September News from Ascend Justice

Dear Friends,

Across the country, schools are back in session. No matter your connection to the schools – whether it is as a parent, student, employee or just as a concerned citizen – you probably know a lot more about school operations this fall than ever before. The pros and cons of in-person vs. virtual learning have been analyzed, debated and, in many cases, protested on virtually every media platform.
The intensity of the scrutiny is appropriate: not only is the safety of our children and teachers at stake, a functioning, equitable education system is fundamental to democracy. So are the courts. For most, our court system may not have the daily impact of schools, but its mission and impact are every bit as fundamental to a functioning democratic system. In addition to their more visible jurisdiction over criminal matters, our state courts determine whether renters get to stay in their homes, with which parent a child will live, and whether survivors of gender-based violence will be protected.
Yet how much do you know about how the courts are functioning now? Are you aware that the courts (which have historically struggled to implement new technology) took over three months to set up Zoom accounts for judges (causing most court business to be delayed during that time)? That efforts to inform the public of how the court is currently working are mainly limited to the publication of a series of (technical) court orders? Could you guess that the phone numbers and email addresses designed to inform the public about court operations often go unattended? Or that the court has limited access for people seeking Orders of Protection, and done so without making the limitations clear to the public? Have you followed our colleagues’ lawsuit against the Clerk’s Office for failing to perform one of their most basic responsibilities – providing litigants with their court orders?
As with our schools, some of the most significant risks are the ones we don’t see: like students who cannot access e-learning, litigants who cannot access courts are literally unseen and unheard. And the impact of these barriers extends beyond their impact on individuals. The failings of courts have implications that won’t be apparent for years if trust in the competence and integrity of systems continues to erode.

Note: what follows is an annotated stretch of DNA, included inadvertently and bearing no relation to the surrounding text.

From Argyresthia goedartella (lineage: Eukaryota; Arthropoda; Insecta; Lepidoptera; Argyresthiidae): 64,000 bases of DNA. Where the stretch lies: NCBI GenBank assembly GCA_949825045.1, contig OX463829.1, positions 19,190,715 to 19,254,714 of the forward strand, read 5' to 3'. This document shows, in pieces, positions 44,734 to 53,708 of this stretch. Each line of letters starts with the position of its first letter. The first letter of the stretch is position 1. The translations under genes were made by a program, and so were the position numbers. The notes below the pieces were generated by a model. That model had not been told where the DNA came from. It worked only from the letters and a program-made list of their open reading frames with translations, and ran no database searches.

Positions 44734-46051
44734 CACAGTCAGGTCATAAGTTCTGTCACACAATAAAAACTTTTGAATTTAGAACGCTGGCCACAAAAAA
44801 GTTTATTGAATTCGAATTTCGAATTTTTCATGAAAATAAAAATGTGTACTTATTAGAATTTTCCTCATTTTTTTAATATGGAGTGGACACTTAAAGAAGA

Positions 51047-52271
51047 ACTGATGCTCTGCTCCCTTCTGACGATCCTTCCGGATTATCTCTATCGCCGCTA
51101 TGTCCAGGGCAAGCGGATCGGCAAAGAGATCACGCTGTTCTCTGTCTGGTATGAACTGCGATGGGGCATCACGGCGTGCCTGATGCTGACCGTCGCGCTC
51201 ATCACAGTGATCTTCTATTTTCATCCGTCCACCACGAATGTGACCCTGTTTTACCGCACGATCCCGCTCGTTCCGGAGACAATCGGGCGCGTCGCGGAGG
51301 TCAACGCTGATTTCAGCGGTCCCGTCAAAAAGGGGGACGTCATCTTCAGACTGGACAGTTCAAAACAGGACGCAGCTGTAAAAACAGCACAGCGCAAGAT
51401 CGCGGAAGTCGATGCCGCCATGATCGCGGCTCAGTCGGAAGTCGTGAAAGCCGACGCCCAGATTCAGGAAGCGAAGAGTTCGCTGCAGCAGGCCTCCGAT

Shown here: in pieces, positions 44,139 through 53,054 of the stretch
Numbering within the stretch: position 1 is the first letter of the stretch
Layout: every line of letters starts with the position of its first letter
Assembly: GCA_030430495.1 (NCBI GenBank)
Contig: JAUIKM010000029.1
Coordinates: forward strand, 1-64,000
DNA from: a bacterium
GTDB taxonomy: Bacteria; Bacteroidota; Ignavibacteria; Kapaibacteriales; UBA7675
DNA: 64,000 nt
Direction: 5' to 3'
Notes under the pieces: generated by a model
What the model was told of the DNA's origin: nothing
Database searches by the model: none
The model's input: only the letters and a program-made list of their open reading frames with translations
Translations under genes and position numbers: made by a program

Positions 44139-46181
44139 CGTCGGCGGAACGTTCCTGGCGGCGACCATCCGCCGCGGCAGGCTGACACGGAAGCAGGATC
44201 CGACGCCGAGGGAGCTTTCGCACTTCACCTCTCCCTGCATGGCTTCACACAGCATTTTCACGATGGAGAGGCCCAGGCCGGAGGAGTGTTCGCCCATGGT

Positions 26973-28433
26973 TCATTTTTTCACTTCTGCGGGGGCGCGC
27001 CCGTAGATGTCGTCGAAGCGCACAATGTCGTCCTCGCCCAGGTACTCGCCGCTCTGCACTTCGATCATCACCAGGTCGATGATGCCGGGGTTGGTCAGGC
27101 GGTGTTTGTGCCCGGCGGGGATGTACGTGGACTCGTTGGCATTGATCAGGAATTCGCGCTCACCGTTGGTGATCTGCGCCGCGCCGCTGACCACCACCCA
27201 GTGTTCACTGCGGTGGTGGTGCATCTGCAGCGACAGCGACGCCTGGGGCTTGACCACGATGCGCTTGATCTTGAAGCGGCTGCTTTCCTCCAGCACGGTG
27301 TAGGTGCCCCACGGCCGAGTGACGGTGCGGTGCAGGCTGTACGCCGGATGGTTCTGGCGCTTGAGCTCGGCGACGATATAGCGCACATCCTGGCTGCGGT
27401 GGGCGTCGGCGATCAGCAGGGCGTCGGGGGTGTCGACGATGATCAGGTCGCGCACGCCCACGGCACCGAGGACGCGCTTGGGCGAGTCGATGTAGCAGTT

This decline is not inevitable. This issue impacts us all – and while Ascend Justice advocates inside courtrooms, we all need to advocate for courts that are accessible, efficient and fair. Please join us as we fight for our clients and for systems that work better for everyone.

Margaret Duval
Executive Director
Ascend Justice
Welcome New Board of Directors and YPB Members
We are thrilled to welcome new members to both our Board of Directors and Young Professionals Board.
Ascend Justice’s Board of Directors is a diverse group of professionals who are committed to governing our organization and achieving our mission. We are thrilled to welcome Kapil Gudivada (PwC), Lauren Reeves (RSM US LLP), and Jessie Swider (Greater Chicago Food Depository) to the Ascend Justice Board of Directors. If you are interested in learning more about our Board of Directors, please email Margaret Duval.
Ascend Justice’s dedicated Young Professionals Board helps us grow our resources and expand our community. We welcomed Olivia Basu (The Law Office of Erin M. Wilson LLC), Sophia Bradshaw (The Angeletti Group at Baird), Julia Class (Spark Foundry), Cait Farry (Pritzker Private Capital), Ellen Horne (Kirkland & Ellis), Khadija Lalani (Skadden, Arps, Slate, Meagher & Flom LLP), Kate McClennon (Rabobank), Justine Shanner (Rabobank), Leah Song (Jenner & Block LLP), and Jessica Stricklin (Seyfarth) to the Ascend Justice Young Professionals Board recently. If you are interested in learning more about our Young Professionals Board, please email Fawn O’Brien.
Governor’s Volunteer Service Awards

Earlier this month, Abbott Laboratories Legal Department was honored for their volunteer work with our Order of Protection Clinic at the 2020 Governor’s Volunteer Service Awards, presented by The Serve Illinois Commission on Volunteerism and Community Service. These awards recognize individual and corporate volunteers through a statewide award program to highlight the importance of volunteerism and community service in the State of Illinois.

Abbott has organized multiple “Abbott Clinic Days” where their staff volunteers in our Order of Protection Clinic where they work directly with clients to complete petitions for an Emergency Order of Protection and accompany the clients to court. Thank you Abbott for your support, we are so proud to partner with you!